The Fundación Cotec para la Innovación today presented the third edition of the Cotec Report on the Circular Economy at CaixaForum Barcelona. The report has been published every two years since 2017. It provides data on the current situation of the circular economy at national level compared to Europe and offers detailed analysis of the policies implemented at different administrative levels. In Spain, recovered material accounts for just 10% of total material requirements, and recycling levels remain well below those of the European Union.
The Fundación Cotec para la Innovación today presented the third edition of its biennial report on the circular economy, in which it analyses the evolution and current situation of this model of production and consumption at national level compared to Europe. The data provided in the report point to stagnation in the transition to a circular economy over the last five years. This is despite the implementation of different policies and strategies at different administrative levels and by businesses, as well as increased awareness of the circular economy concept among citizens.
The presentation of the report could be followed online from CaixaForum Barcelona. The event was attended by Director of Strategy and Sustainability Monitoring at CaixaBank, Severiano Solana; Executive Director of Acció, the Catalan Government Agency for Business Competitiveness, Joan Romero; the Cotec 100 expert on responsible production and consumption (SDG12), Cliona Howie; and President of Cotec, Cristina Garmendia. The data was presented by the authors of the report: the coordinator of the UNESCO Chair in Sustainability at the Polytechnic University of Catalonia (UPC), Jordi Morató, and the President of the Association for Sustainability and the Progress of Societies (ASYPS), Luis Jiménez.
In her speech, Cristina Garmendia praised the work of companies that contribute to promoting circular business models in multiple sectors and stressed that “there is already a model that thousands of experienced professionals are building every day in different facilities, many of them little known and sometimes even hidden from the public eye”. A number of the successful cases promoted by Fundación Cotec member organisations were highlighted during the presentation of the report. These include Madrid City Council, SUEZ, ArcelorMittal, Ferrovial, Naturgy, Solutex, Mapfre, Econward, Neolectra and Exxita Be Circular.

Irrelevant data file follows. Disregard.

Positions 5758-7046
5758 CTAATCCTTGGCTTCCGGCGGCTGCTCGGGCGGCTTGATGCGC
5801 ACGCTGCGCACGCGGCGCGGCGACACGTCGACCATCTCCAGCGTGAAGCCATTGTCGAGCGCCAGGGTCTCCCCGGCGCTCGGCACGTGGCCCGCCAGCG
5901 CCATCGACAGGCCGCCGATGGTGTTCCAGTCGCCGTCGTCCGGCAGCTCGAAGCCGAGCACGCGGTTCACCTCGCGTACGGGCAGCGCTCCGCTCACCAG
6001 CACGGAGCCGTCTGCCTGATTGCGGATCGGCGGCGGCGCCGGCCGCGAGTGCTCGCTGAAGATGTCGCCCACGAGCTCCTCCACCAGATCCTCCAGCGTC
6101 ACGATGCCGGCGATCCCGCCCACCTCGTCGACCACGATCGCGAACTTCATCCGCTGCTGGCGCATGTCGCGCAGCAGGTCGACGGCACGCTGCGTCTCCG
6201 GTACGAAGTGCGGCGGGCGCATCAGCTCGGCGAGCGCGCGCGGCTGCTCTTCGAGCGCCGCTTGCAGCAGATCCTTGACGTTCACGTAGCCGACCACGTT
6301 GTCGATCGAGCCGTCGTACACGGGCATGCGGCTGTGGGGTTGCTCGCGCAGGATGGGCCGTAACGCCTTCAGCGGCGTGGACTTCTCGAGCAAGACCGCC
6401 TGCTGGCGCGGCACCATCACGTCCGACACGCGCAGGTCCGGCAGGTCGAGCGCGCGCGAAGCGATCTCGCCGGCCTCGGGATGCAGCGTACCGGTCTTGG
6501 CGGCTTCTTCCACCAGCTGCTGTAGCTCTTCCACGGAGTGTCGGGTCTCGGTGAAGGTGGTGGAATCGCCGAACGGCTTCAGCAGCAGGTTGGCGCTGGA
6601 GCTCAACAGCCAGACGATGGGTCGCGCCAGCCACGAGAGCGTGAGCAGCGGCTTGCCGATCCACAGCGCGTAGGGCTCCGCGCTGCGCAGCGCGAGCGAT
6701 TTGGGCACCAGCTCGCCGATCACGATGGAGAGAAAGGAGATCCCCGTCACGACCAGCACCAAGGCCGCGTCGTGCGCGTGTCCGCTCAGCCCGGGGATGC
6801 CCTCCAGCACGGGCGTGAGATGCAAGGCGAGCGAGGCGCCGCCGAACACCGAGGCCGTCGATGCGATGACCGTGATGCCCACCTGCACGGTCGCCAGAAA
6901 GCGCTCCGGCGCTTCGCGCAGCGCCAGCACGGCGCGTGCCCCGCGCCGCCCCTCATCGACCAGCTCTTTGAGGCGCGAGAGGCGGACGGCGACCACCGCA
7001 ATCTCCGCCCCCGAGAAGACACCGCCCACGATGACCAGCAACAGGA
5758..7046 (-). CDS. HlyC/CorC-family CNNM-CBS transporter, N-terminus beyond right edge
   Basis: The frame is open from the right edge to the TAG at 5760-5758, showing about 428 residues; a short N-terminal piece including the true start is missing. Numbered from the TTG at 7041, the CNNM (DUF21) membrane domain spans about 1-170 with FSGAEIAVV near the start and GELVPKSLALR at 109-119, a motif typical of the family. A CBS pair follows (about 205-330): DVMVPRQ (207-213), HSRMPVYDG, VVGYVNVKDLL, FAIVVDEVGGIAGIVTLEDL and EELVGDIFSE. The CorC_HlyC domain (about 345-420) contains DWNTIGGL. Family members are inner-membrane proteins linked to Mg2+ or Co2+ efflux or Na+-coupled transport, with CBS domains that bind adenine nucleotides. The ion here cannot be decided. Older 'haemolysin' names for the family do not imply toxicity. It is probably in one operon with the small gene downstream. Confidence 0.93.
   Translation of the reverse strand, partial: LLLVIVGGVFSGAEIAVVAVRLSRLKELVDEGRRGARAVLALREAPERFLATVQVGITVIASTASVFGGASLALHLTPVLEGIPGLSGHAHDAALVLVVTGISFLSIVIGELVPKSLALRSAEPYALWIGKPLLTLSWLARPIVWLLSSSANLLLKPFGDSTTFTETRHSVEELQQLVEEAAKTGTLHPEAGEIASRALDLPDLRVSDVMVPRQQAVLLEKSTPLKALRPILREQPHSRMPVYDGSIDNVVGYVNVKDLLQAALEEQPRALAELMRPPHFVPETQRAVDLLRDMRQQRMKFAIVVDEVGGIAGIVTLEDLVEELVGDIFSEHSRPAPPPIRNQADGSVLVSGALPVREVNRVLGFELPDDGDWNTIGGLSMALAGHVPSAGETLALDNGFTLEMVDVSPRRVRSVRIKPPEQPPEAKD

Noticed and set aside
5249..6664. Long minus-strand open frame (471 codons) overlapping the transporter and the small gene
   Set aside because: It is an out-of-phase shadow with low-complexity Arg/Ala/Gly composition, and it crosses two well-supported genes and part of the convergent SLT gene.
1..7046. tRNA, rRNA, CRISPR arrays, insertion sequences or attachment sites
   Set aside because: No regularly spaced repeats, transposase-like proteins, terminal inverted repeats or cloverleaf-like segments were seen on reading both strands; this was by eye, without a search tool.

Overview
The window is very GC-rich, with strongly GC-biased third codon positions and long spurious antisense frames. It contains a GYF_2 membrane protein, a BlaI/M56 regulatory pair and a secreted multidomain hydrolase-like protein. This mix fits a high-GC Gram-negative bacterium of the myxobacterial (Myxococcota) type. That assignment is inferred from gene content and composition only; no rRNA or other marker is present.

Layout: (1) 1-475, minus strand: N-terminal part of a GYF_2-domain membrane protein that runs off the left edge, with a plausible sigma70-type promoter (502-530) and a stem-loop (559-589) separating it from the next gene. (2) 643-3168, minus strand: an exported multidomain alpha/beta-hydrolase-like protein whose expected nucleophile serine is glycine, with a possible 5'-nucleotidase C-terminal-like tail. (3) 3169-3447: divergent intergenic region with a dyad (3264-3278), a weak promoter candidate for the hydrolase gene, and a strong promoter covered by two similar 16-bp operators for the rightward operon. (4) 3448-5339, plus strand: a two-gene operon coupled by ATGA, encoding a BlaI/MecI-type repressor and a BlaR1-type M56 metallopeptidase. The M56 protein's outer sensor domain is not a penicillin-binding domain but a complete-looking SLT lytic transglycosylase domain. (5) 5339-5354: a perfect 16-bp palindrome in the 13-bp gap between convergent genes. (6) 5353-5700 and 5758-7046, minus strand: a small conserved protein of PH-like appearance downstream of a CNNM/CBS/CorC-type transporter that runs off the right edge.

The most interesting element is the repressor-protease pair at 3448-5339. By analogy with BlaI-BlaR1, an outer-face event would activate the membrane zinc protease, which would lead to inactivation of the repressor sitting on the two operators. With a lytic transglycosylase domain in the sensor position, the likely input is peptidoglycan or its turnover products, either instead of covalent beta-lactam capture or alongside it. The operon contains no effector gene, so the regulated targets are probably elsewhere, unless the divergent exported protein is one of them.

THE CIRCULAR ECONOMY IN SPAIN COMPARED TO EUROPE
The report provides figures indicating that Spain is still far from being circular. It points out that recovered material accounted for only 10% of total material requirements in 2019. This figure is close to the EU-27 average for the circular use of materials (11.8%), but far lower than that of countries like the Netherlands (30%) or France (20%). Finland is amongst the countries with the lowest circular use of materials (6.3%).
Spain has a recycling rate of 35%, far below the 50% target set by the European Commission for 2020. Spain’s recycling rate is lower than the EU-27 average (48%) and far from the new EU 2025 target, whereby EU countries must recycle 55% of the municipal waste they produce.
With regard to waste treatment, 54% of waste in Spain was sent to landfill in 2019, a far cry from the EU target of no more than 10% by 2035. In the EU as a whole, landfill rates fell by 50% between 2000 and 2019, but incineration rates rose from 16% to 27%.
As the Cotec report indicates, the current circular economy situation in Spain requires an urgent transformation in favour of measures focusing particularly on reparability and durability, but also on product recycling, food waste prevention, advances in eco-design, eco-innovation and greater public awareness.
The report highlights progress in the development of circular economy plans, programmes and regulations at all levels of public administration, but warns that it is still premature to determine their impact because they are at an early stage and progress to date has been partial.